Successful agile teams require timely leadership to help the team work together, make decisions and progress. A team leader may have a job associated with leadership like a scrum master, or a team leader may emerge when the opportunity presents itself. Making leadership work on an agile team requires that you learn to lead and to follow. Early in my career as a manager, I partnered with a leader from another team to design and build a new product. I was full of energy and excitement and I wanted my team to accomplish great things. However I was aggressive, a lot of the time. I was quick to pass out assignments, check on progress, and be impatient. My new partner had a very different personality and I noticed that she had a particular trait that I lacked. She was very good at working with teams in real time to solve a problem. I told myself to stop and pay attention. How does she do it?
She came to each discussion prepared. She did her homework in advance so that she had knowledge of the topic and often an opinion. At the beginning of the meeting she set the tone to one of knowledge sharing, respectful discussions, and decision making. She started by reviewing the problem at hand and made sure that everyone in the meeting was on the same page. And then the real difference came, when others offered their thoughts, she listened. I mean she really listened and paid attention to what they were saying. She would read back the thoughts to make sure that she understood and let the team know that she understood. She did not allow herself to get distracted. Her focus on a topic helped to keep the meeting on course. Her natural ability to hear everyone’s input and respond to it let them know their input was valuable. Finally, she was always calm. This was the deal breaker.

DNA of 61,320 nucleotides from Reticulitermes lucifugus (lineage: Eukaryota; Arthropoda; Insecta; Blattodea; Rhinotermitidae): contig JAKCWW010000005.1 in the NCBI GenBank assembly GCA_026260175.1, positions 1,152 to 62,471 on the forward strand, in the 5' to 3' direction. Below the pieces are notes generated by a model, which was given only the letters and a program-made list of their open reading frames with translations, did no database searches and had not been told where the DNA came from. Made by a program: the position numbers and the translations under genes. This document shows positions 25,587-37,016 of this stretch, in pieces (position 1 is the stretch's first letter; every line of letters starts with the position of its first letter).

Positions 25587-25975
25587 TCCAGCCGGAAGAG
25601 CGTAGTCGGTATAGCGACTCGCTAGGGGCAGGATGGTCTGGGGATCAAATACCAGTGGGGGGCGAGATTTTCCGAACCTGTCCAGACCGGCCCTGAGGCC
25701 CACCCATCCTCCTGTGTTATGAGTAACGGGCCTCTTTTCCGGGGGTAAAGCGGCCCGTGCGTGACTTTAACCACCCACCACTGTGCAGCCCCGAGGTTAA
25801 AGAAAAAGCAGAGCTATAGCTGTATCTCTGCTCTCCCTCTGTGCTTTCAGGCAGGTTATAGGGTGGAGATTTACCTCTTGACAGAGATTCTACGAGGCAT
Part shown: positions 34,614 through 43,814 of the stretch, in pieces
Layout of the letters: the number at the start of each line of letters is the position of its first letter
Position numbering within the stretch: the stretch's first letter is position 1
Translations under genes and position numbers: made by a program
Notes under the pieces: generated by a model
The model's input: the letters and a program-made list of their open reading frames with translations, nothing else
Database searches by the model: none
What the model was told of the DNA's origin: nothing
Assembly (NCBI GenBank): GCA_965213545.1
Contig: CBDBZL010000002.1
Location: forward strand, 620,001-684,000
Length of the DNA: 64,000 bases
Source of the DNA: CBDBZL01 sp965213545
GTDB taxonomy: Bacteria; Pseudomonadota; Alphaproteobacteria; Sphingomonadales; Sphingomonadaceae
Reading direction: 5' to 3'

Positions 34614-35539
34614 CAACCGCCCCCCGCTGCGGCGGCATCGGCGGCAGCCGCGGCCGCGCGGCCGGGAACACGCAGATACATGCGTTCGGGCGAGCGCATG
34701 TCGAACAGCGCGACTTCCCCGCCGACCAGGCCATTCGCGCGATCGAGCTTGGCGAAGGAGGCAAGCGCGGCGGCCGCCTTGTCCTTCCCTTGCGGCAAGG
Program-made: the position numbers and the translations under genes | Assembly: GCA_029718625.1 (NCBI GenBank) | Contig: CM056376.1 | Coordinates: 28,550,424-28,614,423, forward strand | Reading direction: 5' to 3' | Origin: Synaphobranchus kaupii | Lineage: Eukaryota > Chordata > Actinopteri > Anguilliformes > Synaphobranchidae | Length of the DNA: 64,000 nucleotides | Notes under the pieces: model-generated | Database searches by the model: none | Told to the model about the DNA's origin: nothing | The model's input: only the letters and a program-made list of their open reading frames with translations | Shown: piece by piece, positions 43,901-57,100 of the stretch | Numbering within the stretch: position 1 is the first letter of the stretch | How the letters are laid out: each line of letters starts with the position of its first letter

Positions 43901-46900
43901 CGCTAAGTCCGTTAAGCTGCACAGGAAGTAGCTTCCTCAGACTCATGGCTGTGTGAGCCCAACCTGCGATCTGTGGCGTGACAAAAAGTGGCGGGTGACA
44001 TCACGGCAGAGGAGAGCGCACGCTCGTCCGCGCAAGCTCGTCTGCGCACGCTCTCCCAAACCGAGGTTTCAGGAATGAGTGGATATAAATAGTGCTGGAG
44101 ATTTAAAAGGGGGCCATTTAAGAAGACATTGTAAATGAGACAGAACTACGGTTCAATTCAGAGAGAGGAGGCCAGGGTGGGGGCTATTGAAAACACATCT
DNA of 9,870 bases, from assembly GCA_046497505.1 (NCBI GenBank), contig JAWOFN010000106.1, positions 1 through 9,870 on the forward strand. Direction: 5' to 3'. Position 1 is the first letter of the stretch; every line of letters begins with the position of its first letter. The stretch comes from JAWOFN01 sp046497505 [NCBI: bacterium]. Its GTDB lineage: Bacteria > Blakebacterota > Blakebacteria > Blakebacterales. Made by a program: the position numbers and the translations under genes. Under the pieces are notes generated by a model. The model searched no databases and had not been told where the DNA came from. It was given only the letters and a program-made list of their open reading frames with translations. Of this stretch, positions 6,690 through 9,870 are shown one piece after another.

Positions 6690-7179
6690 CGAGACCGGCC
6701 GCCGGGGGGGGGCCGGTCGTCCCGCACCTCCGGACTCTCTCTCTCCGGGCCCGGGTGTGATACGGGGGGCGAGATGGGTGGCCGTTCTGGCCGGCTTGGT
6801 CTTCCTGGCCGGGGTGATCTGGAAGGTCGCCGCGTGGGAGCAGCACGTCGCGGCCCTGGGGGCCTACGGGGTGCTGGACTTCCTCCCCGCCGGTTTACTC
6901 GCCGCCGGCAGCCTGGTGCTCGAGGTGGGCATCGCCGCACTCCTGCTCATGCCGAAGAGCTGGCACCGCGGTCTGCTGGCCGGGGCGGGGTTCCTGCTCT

After watching her run very successful discussions, I paid attention to my own behavior. I worked harder to make sure that I came prepared. But when I disagreed with an opinion my heart beat would increase, and my impulse was to jump in fast and offer my opinion. That kind of rapid response can seem like an interruption and result in sparring. Sometimes sparring leads to successful results but it often discourages others from participating. Problem solving usually requires thoughtful debate and compromise. Pushing ideas back and forth allows teams to think together. But it is important to keep the tone to one of debate not sparring; otherwise good thinkers may shut down and not offer their input. What I learned to do was to fight the impulse to react and instead stay grounded and stay calm. Now when I participate in a problem solving discussion and that impulse to jump in strikes, I try to take a deep breath and wait to speak. I speak only after my pulse drops. This behavior has saved me many times because waiting allowed me to appreciate that my thoughts were not always well considered. Listening to others and leveraging their input enabled me to work out a more constructive comment.
I learned more from my old partner and many other leaders then they will ever know. Now, as a more mature leader, I have a set of personas, each of which is good at some aspect of leadership. Now when I get into trouble, I think, “What would she have done in this situation?” And I try her approach. My point is that some days you have to lead and some days you should follow and learn. As a leader, this is how you can foster the agile practice of continuous improvement.